But on the brighter side Frank notes:
      “At this moment, South America is strong, in particular Brazilian imports. We see a similar situation for Africa imports. Unfortunately, exports from there are not keeping up the same pace.
      “Imports and exports to the USA are looking reasonably good, but it’s certainly not a ‘pot of gold’ over there.
      “Through our partnership with Qatar Airways, we have the chance to expand our destination network. Due to the complimentary nature of our networks and fleet structure, we will strengthen the respective hubs in Luxembourg and Doha. The Qatar deal will, in essence, give us further access to Central and East Asia.”
      We wonder, as an innovator if Cargolux has ever considered utilizing other aircraft?
      “We have looked at other aircraft models throughout the years,” Frank Reimen says.
       “We had offers for the MD-11 freighter, we were active in the A380 freighter project, we looked closely at the 777F, which would also have been an interesting aircraft.
      “But in the end, the 747 fits our route structure and our business model best and we pushed Boeing to go ahead with the 747-8.
      “A single-type fleet is more attractive for us because more aircraft types translate to more complexity and higher maintenance costs. Boeing has stated that, without Cargolux, there would probably be no 747-8.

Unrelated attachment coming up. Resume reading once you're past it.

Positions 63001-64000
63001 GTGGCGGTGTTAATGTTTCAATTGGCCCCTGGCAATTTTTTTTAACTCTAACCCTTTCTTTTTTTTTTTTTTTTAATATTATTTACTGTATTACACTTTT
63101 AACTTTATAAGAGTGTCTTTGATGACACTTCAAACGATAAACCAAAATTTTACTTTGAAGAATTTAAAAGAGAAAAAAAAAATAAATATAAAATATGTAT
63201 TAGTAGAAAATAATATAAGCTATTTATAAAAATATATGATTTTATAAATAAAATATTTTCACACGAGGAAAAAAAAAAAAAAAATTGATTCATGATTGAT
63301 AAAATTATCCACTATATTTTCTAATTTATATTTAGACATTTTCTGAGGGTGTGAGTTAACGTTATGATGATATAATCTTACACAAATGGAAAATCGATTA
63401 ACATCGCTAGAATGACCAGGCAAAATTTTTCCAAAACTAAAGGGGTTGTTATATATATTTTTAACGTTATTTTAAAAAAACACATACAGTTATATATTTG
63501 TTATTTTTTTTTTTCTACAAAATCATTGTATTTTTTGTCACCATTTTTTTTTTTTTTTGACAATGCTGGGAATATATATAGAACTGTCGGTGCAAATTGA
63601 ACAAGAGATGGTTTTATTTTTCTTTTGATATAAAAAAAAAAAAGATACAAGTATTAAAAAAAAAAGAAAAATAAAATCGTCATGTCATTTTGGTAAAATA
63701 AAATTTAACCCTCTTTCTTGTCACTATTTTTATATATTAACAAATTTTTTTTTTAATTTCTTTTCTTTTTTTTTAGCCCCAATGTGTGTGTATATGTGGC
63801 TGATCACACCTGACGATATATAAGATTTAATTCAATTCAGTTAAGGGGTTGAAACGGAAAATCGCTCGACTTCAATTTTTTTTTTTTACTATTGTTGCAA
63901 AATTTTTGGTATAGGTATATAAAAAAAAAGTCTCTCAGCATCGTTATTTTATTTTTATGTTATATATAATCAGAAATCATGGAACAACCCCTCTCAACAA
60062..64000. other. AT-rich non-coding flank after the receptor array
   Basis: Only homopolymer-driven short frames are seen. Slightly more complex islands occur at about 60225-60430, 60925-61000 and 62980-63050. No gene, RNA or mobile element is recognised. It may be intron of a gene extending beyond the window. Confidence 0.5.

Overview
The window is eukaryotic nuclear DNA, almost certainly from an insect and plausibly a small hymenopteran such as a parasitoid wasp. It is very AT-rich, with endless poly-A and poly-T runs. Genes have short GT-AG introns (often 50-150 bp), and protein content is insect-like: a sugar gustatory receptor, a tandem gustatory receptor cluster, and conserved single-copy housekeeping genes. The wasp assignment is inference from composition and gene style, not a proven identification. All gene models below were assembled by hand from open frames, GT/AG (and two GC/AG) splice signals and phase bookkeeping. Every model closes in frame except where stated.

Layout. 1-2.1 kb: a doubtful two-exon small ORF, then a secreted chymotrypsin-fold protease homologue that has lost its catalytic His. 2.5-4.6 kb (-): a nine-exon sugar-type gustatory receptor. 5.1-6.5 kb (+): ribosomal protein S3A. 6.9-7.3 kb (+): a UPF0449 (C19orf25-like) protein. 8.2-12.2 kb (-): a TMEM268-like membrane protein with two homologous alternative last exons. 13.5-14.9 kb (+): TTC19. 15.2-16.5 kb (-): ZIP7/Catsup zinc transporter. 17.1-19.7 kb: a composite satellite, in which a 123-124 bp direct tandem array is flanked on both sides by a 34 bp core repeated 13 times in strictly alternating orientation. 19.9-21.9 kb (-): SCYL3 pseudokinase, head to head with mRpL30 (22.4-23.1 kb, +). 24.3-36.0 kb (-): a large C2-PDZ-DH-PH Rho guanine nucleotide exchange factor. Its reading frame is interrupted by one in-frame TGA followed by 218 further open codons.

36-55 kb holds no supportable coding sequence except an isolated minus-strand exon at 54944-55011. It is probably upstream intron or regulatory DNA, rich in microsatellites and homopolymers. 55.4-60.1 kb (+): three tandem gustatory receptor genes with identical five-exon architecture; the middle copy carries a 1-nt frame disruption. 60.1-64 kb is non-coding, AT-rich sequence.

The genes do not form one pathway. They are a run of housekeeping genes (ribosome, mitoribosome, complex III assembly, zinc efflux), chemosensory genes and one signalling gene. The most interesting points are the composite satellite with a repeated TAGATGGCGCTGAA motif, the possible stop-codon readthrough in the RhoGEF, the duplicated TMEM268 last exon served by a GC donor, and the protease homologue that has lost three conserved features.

“And it is interesting to see that, for the first time ever, Boeing has developed the freighter version of an aircraft before the passenger version."
      In terms of what Mr. Reimen views as the most important challenge to the global air cargo business?
      “The most important challenge is to deal with the rapid, short cycles that occur at the moment. Markets go up and down quickly - like never before. So, adjusting the network is a permanent challenge for us.”
Geoffrey Arend/Heiner Siegmund


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     Here is an update on Air Cargo News FlyingTypers exclusive story about a $360 million proposal to build an Aerotropolis in St. Louis, Missouri USA, reported here first in early June of this year.
     Last week the Aerotropolis bill was prodded through and approved by the Missouri Senate legislative process.
     But what emerged can be described as “Aerotropolis Lite” as Missouri lawmakers whittled down the money to a mere $60 million in tax credits for companies that facilitate exports.
     Among other things, Aerotropolis Lite no longer includes a provision aimed at stimulating high-tech and science-based businesses or warehouse building.
     Still left for final approval for Aerotropolis Lite, is passage by the Missouri House of Representatives.
     There is some speculation that this watered down version minus factors of a back-room compromise deal reached earlier this summer between House & Senate and Missouri Governor Jay Nixon could need some more wheeling and dealing before passage by the Missouri House.
     Stay tuned.